The saints, then, are regarded by God as risen with Christ, and consequently as perfectly justified from all their sins. They are clean, according to the cleanness with which Christ appears before God, being presented to God in Him and with Him. But how does the saint actually now participate in blessings so great? It is by partaking of that life, in the power of which Christ is risen. Thus it is, then, that by the doctrine of the resurrection, as it is set forth in the Scriptures, justification and sanctification become necessarily united; thus it is that I share in the righteousness of God, by being quickened with the life in which Christ was raised from the dead, coming up out of the grave, all our trespasses being forgiven. But this life is the life of holiness here below. It is the source of holiness in us; it is holiness itself, the life of God in us. It is in this that we have the will to belong to God, acknowledging the grace which has redeemed us, and convinced that our life is not of us but of God. It is in the power of this life that we seek the things which are above, which are in Christ and which are His, that our affections are carried out towards God; and in this consists true sanctification, the old man being judged as dead, because Christ has died on account of it. “The body is dead on account of sin”—that is its only fruit—“the spirit is life because of righteousness.” Christ then, in giving us the life, which is a new and holy nature in us, makes us partakers of all that He has done for us as risen from the dead, and of all His acceptance before the Father of glory.
Moreover, we cannot rightly estimate sin but by the resurrection, and for this reason, it is the doctrine of the resurrection, and of our being raised with Christ, which teaches us that we were dead in sin. Otherwise it would perhaps be a healing, an amelioration of man such as he is, a preservation from death by the help of Christ, a troubling of the waters, that we might plunge into them ourselves and be healed. In this way it is that the natural man looked at the extent of sin, as the Jews and Martha and Mary expressed it, when they said, “Could not this man, which opened the eyes of the blind, have caused that even this man should not have died?” “If thou hadst been here, my brother had not died.”
But if we have been raised with Christ, it is because we were dead in our sins. The doctrine of our entire misery, our complete fall, flows from, and (so to speak) springs out of, this truth. And the blessing is proportionate; for death is passed, and everything that belongs to the old man is dead, through faith, with Him. We have another life quite new, in which we live, saying, “We are debtors, not to the flesh to live after the flesh.”
There is another consequence, namely, the feeling of the entire favour of God attached to the idea of being a son— “the grace in which we stand.” Having entered by the cross, we stand in the favour of God in the holy place; having received not the spirit of bondage, but the Spirit of adoption, we cry, “Abba, Father!” Our participation in the resurrection is our being born of God. As delivered, we stand before God as His children, His accepted ones, His holy ones. Love was manifested towards us in that we are in Him, such as He is before God, even in this world, because we are united to Him by the Spirit He has given us. Our filial relation to the Father, as being purified from sin, clothed with the robe of righteousness (a relation which gives joy to the soul), flows from this doctrine. He has given us the privilege to become children of God—not servants, but children.
Here then are some sweet results from this truth, which exist even here. Our union with Christ is the foundation. We may follow these results, even as regards our body, into the glory. The resurrection of Christ is the firstfruits, that of the saints the harvest. There is an intimate connection between the resurrection of the saints and the resurrection of Christ, on account of the union of the Church with Him, because of the one Spirit, which is the Spirit of Christ, and which dwells in Him and in all the members of His body.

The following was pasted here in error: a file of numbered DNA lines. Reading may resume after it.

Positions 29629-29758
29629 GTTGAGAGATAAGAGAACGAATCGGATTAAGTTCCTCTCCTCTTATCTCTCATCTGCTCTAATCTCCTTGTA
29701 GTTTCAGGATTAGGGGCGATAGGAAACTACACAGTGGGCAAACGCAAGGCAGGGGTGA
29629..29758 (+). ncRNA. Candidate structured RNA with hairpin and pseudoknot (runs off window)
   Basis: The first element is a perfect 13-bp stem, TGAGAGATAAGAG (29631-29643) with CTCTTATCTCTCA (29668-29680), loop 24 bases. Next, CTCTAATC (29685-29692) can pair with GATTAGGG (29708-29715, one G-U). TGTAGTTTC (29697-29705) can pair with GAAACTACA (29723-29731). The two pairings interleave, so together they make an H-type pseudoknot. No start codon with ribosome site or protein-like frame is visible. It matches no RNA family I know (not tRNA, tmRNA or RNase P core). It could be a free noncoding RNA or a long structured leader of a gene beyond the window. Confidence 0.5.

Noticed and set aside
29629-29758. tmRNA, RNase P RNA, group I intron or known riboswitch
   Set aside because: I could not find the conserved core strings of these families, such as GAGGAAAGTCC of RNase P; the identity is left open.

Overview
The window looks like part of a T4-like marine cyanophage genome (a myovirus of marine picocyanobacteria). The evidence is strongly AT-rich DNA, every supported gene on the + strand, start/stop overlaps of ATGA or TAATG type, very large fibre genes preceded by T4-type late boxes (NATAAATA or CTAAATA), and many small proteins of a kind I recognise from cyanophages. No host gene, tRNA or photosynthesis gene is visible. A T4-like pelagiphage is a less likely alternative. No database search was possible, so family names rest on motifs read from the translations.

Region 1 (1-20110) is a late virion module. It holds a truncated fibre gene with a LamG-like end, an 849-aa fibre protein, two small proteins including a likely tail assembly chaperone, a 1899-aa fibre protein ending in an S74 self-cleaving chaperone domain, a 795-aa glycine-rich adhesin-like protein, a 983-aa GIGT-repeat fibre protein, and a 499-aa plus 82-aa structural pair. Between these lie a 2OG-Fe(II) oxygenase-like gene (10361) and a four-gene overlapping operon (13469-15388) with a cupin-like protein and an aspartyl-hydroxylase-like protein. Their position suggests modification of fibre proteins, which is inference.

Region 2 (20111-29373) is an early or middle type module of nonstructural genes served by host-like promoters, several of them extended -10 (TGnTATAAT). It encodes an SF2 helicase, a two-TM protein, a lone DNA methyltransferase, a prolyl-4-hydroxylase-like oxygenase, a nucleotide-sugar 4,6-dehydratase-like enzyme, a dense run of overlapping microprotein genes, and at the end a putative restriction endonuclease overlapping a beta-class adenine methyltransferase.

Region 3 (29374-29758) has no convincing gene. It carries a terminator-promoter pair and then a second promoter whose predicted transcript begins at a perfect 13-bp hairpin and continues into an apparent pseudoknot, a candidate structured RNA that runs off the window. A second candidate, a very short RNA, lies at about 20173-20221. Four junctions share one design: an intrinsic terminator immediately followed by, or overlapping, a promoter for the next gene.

It is not thus with regard to the wicked, although it is the power of Christ which raises them; yet it is not because of union with Him, nor by His Spirit dwelling in them; for the Spirit does not dwell in them. Therefore actual resurrection is a thing which belongs to the saints, as a full accomplishment, in result, of their union with Christ, not as a necessary preliminary to their judgment; indeed Christ has already been judged for them and suffered the penalty of all their sins. The resurrection of the saints is the consequence of their having passed through the judgment of their sins in Christ, not the preliminary to their judgment by Christ.
It is the reception by Christ of the Church, who suffered with Him that she might be in the glory with Him in His kingdom; as in John 14, “In my Father’s house are many mansions.” Christ is not gone there to be alone: “If it were not so, I would have told you. I go to prepare a place for you. And if I go and prepare a place for you, I will come again and receive you unto myself; that where I am, there ye may be also.” This is the judgment of the Church at the return of Christ. They are manifested before His judgment seat, but already glorified. This does not deny a difference of glory among the saints, that some will be on His right hand and others on His left in His kingdom. It only shews that the resurrection of the saint is the result of the accomplishment of their judgment in Christ, and the full completeness of the life which she already possesses as risen with Him, the effect of the union of the saints with Him, as dwelt in by the same Spirit. It is necessary that, when Christ is manifested, the bodies of those who are His should also enjoy the privileges of the kingdom, as part of that which He has purchased, thus delivering them completely and finally from the power of Satan and of death. “If the Spirit of him who raised up Jesus from the dead,” says the apostle to the Romans, “dwell in you, he who raised up Christ from the dead shall also quicken your mortal bodies by his Spirit which dwelleth in you”; a passage which evidently reveals to us, that the resurrection of the saints is a consequence of the resurrection of Christ; that, in fact, the resurrection of the Church is a consequence of the interest which God takes in her, as He does in Christ her Head.